beer’s here. how about you?
One thing is certain about Saturday’s Uptown Winterfest:
The beer will be fresh. And plentiful. And good.
It won’t be homebrew, like it was last year, but it will be hometown brews.
I rode along Thursday night as commercial districts manager Eric Milliron and his volunteer beer liaison, Daniel Pipetone, drove to Lawrenceville’s Roundabout Brewery to pick up what they thought would be a sixtel, or one-sixth of a keg, to sell at the fest.
They wound up getting a full keg — 15.5 gallons — depicted above. Roundabout’s Steve Sloan wrestled the 160 pounds of it into the back of Eric’s Subaru, with a tap assembly he’d quickly and deftly built.
The keg is full of Steve’s HY-PA, which he describes as a hybrid of a lower-alcohol pale ale and a hoppier India pale ale, made with Motueka hops (from New Zealand, like his wife) and Centennial hops (from the U.S.).
In between filling other customers’ sampling cups and “growlers,” the half-gallon jugs in which the couple sell draft beer for takeaway, Dyana Sloan poured Eric, Daniel and me tastes of HY-PA, as well as of Rusted Route Amber Ale, New Zealand Summer Winter Warmer, Beelzebubba and Long Black Stout.
On this his first visit to the six-month-old brewery, Daniel, the Mt. Lebanon graphic designer and homebrewer behind Straw Bale Brewing, was in heaven. He loved the stout so much he bought a half growler, or “round,” of the coffee stout to take home and share with his wife.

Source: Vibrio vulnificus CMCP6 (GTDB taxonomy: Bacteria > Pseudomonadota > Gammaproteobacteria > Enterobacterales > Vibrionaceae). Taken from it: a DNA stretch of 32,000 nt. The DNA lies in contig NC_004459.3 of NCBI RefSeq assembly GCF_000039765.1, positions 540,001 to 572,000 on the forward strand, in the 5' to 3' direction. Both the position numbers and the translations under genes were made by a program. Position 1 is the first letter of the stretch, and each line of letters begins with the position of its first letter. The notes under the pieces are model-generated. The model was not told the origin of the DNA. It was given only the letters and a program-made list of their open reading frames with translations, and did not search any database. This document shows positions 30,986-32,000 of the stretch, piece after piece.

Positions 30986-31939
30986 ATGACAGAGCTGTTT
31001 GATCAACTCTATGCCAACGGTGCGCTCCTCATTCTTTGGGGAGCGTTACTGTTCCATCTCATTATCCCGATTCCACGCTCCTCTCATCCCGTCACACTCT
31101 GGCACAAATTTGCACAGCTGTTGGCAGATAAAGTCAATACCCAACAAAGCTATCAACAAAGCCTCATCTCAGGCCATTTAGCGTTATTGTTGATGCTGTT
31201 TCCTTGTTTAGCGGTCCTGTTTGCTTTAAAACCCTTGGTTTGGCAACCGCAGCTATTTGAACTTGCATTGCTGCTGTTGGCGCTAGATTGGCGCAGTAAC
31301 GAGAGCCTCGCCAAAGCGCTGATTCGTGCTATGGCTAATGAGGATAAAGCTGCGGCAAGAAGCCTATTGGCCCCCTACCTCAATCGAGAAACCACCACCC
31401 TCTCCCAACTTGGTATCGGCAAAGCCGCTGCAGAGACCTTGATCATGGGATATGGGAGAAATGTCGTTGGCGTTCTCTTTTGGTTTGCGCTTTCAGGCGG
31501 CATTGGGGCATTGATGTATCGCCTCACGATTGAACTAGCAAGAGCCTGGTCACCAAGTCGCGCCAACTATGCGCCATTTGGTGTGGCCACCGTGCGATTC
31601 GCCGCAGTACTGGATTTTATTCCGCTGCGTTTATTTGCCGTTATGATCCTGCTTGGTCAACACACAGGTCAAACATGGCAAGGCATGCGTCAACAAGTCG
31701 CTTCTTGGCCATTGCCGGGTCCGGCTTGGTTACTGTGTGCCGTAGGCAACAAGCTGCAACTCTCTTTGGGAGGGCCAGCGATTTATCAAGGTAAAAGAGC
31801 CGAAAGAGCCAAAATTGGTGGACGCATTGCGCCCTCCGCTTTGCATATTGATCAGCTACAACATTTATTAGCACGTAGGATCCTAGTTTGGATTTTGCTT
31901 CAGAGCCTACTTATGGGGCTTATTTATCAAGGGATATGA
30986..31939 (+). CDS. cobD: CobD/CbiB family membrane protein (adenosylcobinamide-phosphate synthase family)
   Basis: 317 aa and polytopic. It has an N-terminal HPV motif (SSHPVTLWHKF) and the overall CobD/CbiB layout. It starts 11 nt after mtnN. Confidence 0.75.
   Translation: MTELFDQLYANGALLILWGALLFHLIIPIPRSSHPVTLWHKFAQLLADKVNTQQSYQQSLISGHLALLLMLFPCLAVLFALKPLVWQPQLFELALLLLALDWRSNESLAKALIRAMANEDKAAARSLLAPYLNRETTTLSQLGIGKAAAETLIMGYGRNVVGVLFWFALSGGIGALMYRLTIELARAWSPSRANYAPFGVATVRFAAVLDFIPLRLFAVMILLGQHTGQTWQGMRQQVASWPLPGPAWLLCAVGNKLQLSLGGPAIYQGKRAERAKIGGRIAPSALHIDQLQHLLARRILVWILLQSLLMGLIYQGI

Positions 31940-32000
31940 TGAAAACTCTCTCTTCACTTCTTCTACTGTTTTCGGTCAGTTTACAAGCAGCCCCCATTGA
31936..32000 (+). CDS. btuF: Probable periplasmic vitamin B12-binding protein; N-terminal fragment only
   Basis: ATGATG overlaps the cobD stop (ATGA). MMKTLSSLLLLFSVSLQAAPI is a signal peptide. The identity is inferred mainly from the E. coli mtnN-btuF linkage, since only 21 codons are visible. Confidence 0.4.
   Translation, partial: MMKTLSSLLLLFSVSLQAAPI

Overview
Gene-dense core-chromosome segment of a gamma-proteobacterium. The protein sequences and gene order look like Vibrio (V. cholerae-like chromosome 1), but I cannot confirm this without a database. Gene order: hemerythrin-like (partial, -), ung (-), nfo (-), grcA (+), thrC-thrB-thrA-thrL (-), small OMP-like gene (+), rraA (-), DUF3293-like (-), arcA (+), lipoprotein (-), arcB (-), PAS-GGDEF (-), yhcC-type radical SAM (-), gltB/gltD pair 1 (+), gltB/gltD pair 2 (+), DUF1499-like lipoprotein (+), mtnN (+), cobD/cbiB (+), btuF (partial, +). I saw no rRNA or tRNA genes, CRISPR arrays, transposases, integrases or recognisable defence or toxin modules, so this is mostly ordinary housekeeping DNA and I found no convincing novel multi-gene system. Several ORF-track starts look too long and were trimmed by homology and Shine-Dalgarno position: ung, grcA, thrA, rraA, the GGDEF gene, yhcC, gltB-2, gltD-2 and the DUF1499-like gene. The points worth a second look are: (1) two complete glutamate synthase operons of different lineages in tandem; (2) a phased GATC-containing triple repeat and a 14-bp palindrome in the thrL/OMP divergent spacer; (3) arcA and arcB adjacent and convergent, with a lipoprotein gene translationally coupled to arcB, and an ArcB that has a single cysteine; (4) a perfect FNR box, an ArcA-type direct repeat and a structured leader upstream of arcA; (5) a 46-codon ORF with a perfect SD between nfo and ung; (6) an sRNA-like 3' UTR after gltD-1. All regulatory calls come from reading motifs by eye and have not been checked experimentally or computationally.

Today, meanwhile, Eric was going to pick up more local beer, which volunteers will pour and sell during the Mt. Lebanon Partnership’s third-annual festival, which runs from noon to 3 p.m. at Clearview Commons. Admission is $15 and proceeds benefit Relay for Life Mt. Lebanon and the Partnership.
The beer will go down well on what’s supposed to be a warmer-than-it-has-been day with the various chilis that attendees can try — from Mt. Lebanon restaurants, other restaurants, as well as the Mt. Lebanon Police, Mt. Lebanon Fire Department and Medical Rescue Team South, who will be competing amongst themselves.
One of the local restaurants in the chili cook-off is Hitchhiker Brewing Co., which is to open as a brewpub on Castle Shannon Boulevard this spring. Owners Gary and Serena Olden won’t be pouring their beer, but there’s to be Hitchhiker beer in their chili.
Other local beers you can try, for $5 each, will be:
From Full Pint Brewing in North Huntingdon: Pittsburgh Dad’s 3-2-1 Win Beer (pilsener) and White Lightning Wit.
From Fat Head’s Brewing in Middleburg Heights, Ohio: Headhunter IPA.
From Rivertowne Brewing in Export: RT Lager (amber) and Maxwell’s Scottish Ale.
From Rooney’s Beer Co. in Pittsburgh: Old Irish Ale (red).
You also can support this good cause by entering a 50/50 raffle as well as a raffle for a big gift basket from Mt. Lebanon’s Fresh Market.
At the raffle table, you can drop off your ballot rating the chilis, the table displays and the brews.
Afterwards, if Eric and Daniel need help returning the keg to Roundabout, I am ready to serve. By then I should be able to easily lift it.